A few minutes later he was back, too rough, we had to go back

I wasn’t able to ride a road like that so we turned around and continued to the next road that crossed the mountains which was 421, a major state route. As we cruised along 421, I noticed a river and a bridge to the right, so we turned around to check it out. It was pretty cool and we ended up hanging out there for a while. Even though it was located next to a major road, once down there the road above seemed miles away.

A hidden river and bridge

My number #1 reason for riding a dual sport, it can go anywhere

Clear water

Mike found some coal

Looking for treasure

This was one of my favorite spots on this trip

We stopped for lunch in Harlan, KY at a Wendy’s and continued though the nice twisties along 421. The road that peaked our interest while looking at the map this morning was KY-1679, also called the Little Shepherd Trail, a narrow paved scenic road with turns and twists and some steep parts that runs atop Pine Mountain. We went to check it out.

High-lighted in yellow: Little Shepherd Trail running left to right on the map

The pavement was very bumpy and broken up in places, not a road I’d ride a sport bike on. I was hoping I wouldn’t find any vehicles going the other way in the corners since this road is only as wide as one car. But there were no cars on this road at all. It took a while to get thought it.

View from the Little Shepherd Trail

Nice cliffs and rocks along the trail

A narrow road with some steep/tight turns

No guard rails here

Then we came to a fork in the road and unfortunately even with our GPS’s we didn’t know that we should have stayed to the left to get down from the mountain on the other side, since that’s where we were planning on going next. Instead we came down on 2010, very twisty and steep but wider road.

So we were stuck on the wrong side of the mountain now. It was getting late so we headed north, looking at the next few road on our route and realized we couldn’t get to where we wanted to go today it was already too late and the sun was already heading for the horizon. We didn’t want to get stuck on the bikes in the dark so we headed back to Harlan, KY to find a motel room, same town we had lunch at today. We would have to continue our route tomorrow since there were some dirt roads that we still wanted to ride.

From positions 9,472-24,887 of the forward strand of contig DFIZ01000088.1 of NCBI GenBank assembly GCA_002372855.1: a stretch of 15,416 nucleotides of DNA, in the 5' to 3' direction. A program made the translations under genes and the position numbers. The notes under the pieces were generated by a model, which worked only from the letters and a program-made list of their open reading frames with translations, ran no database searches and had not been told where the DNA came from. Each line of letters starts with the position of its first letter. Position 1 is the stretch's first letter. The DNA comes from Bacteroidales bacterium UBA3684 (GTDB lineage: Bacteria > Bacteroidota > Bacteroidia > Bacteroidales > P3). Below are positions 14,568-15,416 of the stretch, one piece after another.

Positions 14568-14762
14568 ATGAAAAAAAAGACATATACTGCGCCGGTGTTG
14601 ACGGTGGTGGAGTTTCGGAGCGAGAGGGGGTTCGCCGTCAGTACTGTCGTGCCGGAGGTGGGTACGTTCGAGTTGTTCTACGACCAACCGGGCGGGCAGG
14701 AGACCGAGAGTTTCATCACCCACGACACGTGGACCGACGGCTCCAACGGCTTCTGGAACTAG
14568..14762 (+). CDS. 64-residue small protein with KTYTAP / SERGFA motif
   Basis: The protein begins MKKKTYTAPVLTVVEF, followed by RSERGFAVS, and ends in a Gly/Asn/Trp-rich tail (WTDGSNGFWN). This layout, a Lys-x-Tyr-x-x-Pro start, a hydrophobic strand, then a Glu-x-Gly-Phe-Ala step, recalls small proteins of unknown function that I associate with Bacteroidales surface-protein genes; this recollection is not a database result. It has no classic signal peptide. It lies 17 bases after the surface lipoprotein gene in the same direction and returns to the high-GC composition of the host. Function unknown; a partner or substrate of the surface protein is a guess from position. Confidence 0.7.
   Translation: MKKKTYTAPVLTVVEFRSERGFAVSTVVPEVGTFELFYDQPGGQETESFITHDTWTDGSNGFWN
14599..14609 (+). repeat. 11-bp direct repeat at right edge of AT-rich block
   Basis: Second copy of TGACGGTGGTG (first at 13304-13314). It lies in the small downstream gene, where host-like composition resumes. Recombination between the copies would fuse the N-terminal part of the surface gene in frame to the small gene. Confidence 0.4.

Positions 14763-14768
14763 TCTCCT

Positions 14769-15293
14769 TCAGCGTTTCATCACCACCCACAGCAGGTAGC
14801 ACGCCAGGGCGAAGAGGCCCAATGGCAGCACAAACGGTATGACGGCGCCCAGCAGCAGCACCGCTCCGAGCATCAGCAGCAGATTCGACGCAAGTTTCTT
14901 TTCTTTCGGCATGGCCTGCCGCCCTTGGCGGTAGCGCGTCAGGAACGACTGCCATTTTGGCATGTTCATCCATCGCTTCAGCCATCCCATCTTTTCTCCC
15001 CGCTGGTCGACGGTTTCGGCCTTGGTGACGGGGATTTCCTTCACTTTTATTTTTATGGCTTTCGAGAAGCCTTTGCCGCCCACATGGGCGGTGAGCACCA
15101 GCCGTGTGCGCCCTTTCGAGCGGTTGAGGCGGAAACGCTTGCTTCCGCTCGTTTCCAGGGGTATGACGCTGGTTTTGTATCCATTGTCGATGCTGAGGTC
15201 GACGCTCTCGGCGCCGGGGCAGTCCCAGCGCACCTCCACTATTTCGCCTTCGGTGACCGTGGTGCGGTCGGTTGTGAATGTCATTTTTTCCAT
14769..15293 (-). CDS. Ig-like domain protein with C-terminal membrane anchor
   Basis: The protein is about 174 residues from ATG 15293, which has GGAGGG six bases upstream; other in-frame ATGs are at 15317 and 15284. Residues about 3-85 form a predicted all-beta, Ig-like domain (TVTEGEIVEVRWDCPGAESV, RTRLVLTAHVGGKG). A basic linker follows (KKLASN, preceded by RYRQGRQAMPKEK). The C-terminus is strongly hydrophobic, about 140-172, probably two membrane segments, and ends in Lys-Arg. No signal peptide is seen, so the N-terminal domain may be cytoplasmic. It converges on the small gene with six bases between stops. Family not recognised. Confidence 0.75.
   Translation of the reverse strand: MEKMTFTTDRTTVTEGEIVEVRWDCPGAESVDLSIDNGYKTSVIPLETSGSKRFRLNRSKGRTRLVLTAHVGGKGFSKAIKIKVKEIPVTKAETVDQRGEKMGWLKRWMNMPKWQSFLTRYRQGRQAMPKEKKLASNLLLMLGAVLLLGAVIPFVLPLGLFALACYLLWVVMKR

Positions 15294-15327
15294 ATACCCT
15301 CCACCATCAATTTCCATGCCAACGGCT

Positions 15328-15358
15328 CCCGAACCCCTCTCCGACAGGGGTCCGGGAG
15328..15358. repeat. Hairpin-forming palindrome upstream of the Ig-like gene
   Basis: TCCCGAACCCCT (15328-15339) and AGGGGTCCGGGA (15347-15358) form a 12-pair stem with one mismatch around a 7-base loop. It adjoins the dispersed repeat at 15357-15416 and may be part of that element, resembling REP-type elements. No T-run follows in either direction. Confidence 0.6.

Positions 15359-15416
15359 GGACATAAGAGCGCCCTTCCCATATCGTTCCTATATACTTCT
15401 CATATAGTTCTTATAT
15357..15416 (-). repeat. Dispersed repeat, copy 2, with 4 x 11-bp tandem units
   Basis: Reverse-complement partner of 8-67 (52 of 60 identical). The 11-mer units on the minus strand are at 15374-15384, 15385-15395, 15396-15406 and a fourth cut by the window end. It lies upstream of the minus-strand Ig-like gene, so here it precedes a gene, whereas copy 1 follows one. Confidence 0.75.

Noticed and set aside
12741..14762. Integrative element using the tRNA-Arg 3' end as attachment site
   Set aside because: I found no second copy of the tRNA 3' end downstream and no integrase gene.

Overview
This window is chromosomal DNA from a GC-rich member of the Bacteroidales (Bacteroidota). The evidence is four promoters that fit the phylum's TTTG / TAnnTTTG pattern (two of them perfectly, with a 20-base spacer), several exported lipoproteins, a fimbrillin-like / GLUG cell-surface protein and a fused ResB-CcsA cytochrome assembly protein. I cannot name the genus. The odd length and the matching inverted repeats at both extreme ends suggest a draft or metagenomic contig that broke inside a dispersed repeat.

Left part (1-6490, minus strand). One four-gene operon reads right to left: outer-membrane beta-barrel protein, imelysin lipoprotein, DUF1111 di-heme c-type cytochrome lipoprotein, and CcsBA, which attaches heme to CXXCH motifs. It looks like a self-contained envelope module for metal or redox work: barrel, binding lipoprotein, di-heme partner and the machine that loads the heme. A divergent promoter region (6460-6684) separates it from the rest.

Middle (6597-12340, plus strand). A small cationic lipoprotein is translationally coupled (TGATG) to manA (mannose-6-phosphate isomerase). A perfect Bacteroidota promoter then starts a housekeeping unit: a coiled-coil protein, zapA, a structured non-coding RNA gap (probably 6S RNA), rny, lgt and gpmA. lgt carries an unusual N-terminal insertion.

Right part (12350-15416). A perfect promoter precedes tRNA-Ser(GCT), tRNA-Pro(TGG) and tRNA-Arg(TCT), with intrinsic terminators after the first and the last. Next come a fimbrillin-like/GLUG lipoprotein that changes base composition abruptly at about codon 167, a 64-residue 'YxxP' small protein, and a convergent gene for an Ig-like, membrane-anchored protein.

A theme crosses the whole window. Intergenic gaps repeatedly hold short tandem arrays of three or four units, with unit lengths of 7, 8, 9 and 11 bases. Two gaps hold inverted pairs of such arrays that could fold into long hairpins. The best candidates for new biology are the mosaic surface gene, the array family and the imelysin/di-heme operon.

Mount Aire motel in Harlan, KY looks nice but looks can be deceiving

For $66 a night we found a neat looking motel, so we grabbed a room. When we rode back around to our room we found some nasty looking old section of the building, not at all like the new part that was facing the road. We opened the room door and it was pretty nasty inside also, old and run down and smelly. We went to get out money back, there was a Holiday Inn Express down the road that looked nice also, but apparently the policy was that no one can get their money back for any reason. So since we were forced to stay there for the night, we paid extra for a nicer room in the newer section up front, so now we were unhappy and paying $77. What a scam. I can’t recommend a place like that, looks very nice from the outside but once they have your money you’re stuck. For dinner we walked down the road to the Dairy Hut for a hamburger and chili.

Dinner at the Dairy Hut in Harlan, KY, hamburger for Mike and chili for me

Sunday, May 27, 2007

Day 2: Mount Vernon to Middlesboro, KY

We were looking forward to camping for the rest of the trip, but since I have never “toured” on the XT225 before, I didn’t know how much weight I’d be comfortable carrying on this tiny bike. After taking some time and loading up the two bikes with all the camping gear and stuff needed for the next few days I unfortunately realized that with so much weight on the back of my bike, the XT was all the sudden very top heavy and not very stable, especially for dirt ridding. If I had some saddlebags, and was able to distribute the weight down low, I think it would have been fine, but all the weight on the back seat and on the rack behind the bike was too much. Funny how I can carry 5 times that amount on my ST3 just because it’s a bigger and heavier bike, twice as heavy than my XT.

Doesn't seem like so much stuff, but my bike was very top heavy with all this stuff on the back

We abandoned the camping idea, left all the camping gear in the truck and decided we’d just find motels to stay at. We went off to have breakfast while we contemplated what today’s route should be. We kind of wanted to end up for the night around the Tennessee border.

We headed south from Mount Vernon, a little later we found a road we wanted to ride, but it dead ended at a lake, so we kept riding east on 80 finally finding some nice dirt/gravel roads that ran through the forest. This was great so far, the road was good quality, a gravel/dirt mix and we were even traveling in the right direction too. Then unexpectedly we arrived at a gate that had the rest of the road closed off.

Nice dirt road through the forest

We found some arches on this road

Mike having fun with the arches

There was another smaller dirt road that went off to the right that we couldn’t find on our GPS’s so we decided to try it anyway and see where it went since we’ve come and long way and didn’t want to turn around. This was a nice twisty narrow dirt forest road, but then after about 8 minutes it ended and we had to turn around and go where we came from.